Kuala Terengganu - Sekayu
Sekayu is approximately 56 km from Kuala Terengganu and 16 km from Kuala Berang. There are buses and taxis regulary plying the main road to Kuala Berang and from there you can easily get a taxi to Sekayu. Visitors will also get the opportunity to see different species of wildlife or jungle trekking. The beautiful 3-tiered waterfall is one of the main attractions. There are 2 units of rest-house and 3 units of chalet available. Room rate: RM 30 and RM 40 per chalet. The Sekayu camping site is a choice if you are interested in spending the night outdoor. It is advisable to arm yourself with mosquito repellents. You have to bring your own food there are no Restaurants at Sekayu. For further information and enquiries, contact Pejabat Hutan Lipur Sekayu 09-6252510.

Along the hightway No.2 from Kuantan to Kuala Lumpur you'll pass by the village Maran. Passing through the town, look out for the sign Teladas Waterfall(Air Terjun Teladas). Turn into this road and look out for the sign Hutan Lipur Teladas which is on your left. After about 2km you´ll reach the site. The waterfall is on your left and the big signboard which reads Hutan Lipur is meant for jungle trekking. It´s nice for a break if you´re travelling from KL to Kuantan or vice versa.

Kuala Lumpur
22 km north Kuala Lumpur is the Hutan Kanching (Templer Park). Busses plying from Pudu Raya Bus station every 15 minutes.You walk a 1 km distance up to the falls. At the weekend many people come there for picnics. Leave the place in time (about 5 pm). Gangs do meet there sometimes at night and robberies has been reported.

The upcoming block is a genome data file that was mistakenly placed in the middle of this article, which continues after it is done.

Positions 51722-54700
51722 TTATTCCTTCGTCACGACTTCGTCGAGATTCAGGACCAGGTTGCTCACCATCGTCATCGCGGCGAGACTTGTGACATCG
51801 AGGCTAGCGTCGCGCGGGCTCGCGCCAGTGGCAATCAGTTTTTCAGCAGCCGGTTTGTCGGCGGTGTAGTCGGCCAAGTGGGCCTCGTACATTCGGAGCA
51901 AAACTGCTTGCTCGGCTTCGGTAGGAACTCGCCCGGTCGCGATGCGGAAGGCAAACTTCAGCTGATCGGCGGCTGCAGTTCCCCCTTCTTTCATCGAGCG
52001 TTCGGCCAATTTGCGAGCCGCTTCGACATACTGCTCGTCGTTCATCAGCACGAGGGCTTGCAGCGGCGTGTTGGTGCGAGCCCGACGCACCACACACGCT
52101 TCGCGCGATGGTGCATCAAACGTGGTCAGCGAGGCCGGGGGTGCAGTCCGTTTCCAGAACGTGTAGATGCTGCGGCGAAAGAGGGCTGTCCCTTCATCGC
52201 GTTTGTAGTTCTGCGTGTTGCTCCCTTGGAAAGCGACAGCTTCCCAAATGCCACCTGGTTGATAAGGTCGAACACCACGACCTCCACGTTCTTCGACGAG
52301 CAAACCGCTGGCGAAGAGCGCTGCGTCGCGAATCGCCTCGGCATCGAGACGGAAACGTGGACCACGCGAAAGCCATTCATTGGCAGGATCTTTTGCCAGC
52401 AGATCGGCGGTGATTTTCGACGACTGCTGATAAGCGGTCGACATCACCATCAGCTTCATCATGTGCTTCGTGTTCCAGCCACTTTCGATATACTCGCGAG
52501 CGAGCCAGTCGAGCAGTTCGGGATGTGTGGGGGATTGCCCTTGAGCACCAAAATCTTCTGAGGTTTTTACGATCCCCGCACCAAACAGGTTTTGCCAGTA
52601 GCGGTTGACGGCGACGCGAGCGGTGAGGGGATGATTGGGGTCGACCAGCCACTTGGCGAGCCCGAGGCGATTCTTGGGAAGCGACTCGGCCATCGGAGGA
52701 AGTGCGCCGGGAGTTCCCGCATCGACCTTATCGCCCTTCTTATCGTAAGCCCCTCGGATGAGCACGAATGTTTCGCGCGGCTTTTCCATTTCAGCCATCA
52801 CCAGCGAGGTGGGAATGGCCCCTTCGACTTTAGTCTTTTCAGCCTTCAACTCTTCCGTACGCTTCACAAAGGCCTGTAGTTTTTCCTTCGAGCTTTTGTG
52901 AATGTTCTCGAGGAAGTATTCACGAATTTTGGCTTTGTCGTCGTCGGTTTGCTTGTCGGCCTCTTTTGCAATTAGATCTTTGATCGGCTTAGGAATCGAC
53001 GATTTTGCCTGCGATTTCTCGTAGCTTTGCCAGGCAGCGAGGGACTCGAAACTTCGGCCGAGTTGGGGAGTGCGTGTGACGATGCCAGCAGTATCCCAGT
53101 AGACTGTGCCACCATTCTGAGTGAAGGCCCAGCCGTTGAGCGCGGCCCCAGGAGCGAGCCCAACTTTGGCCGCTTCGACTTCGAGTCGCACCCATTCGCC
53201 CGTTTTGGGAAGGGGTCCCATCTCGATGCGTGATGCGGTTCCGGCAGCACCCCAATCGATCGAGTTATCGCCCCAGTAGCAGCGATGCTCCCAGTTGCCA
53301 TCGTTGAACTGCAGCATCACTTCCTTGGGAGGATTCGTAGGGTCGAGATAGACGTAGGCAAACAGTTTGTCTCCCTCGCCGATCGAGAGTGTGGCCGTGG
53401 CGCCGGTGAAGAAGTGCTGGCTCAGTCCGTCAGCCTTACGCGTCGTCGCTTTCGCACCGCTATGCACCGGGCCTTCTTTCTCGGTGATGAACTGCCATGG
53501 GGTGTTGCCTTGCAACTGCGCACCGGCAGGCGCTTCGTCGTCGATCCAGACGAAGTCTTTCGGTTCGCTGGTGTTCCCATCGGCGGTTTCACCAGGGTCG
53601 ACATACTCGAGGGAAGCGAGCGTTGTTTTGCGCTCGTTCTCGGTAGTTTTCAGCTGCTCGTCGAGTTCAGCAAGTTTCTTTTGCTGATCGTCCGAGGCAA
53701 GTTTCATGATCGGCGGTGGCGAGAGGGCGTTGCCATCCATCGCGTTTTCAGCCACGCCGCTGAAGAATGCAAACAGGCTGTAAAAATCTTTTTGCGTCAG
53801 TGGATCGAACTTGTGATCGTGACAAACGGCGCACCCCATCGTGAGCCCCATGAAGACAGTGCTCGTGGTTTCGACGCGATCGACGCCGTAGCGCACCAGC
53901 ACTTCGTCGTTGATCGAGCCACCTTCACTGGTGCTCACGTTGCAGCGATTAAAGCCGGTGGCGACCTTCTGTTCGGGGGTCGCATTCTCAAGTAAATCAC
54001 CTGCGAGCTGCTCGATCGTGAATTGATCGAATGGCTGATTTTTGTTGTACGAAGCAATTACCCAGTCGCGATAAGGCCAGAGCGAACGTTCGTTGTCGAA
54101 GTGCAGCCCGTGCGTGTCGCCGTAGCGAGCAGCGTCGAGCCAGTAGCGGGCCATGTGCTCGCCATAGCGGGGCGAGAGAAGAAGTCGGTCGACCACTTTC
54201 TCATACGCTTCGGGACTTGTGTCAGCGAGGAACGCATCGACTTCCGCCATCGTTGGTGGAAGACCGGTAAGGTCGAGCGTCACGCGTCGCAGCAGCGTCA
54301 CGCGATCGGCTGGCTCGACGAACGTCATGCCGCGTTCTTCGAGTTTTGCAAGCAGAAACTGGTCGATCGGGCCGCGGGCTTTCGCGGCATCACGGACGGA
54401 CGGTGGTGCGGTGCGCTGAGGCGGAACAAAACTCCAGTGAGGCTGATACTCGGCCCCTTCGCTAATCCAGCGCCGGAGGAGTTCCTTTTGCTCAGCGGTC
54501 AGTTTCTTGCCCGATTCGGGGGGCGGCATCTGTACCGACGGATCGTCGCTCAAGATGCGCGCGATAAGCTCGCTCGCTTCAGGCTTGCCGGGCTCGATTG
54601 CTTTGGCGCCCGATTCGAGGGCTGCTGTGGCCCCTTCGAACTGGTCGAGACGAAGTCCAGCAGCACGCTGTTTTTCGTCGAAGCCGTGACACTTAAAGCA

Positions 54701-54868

Generally at these spots it is better to stay with the crowd especially where you see families having their picnics.


The purpose of this section is to list fountains where people use to bathe and play fully dressed of course - on a warm summer day. Actually every big town has numerous nice fountains to play in, but as traveler in foreign towns or countries, we should know the name of the best ones in your area and how to get there, if the place is not wellknown. So please add this list.

Trafalgar Square fountains. Just see. On December 31st go for a frolic in the fountains, along with one million other New Years revellers who will be there... One amendment - Trafalgar Squqre fountains are no longer operational on 31 December. This was a very good event, according to the TV pictures. Unfortunately there were a few accidents so now the fountains are drained and boarded up by the police....anyway in summer people play in.

Sydney, Australia:
In the fountains at "Kings Cross" - people will celebrate the New Year's Eve. In contrast to London, December in Australia is a summer month!

"Stachus" Fountain (central city) . On a hot summer day you'll always find people who enjoy to take a fresh shower there.

Atlanta, Georgia:
Centennial Olympic Park in downtown has a great fountain which is actually hundreds of water jets in the pavement that spout water at varying heights and times, according to the computer program supporting it and the accompanying music. People play in it all the time. Non-slippery shoes are required.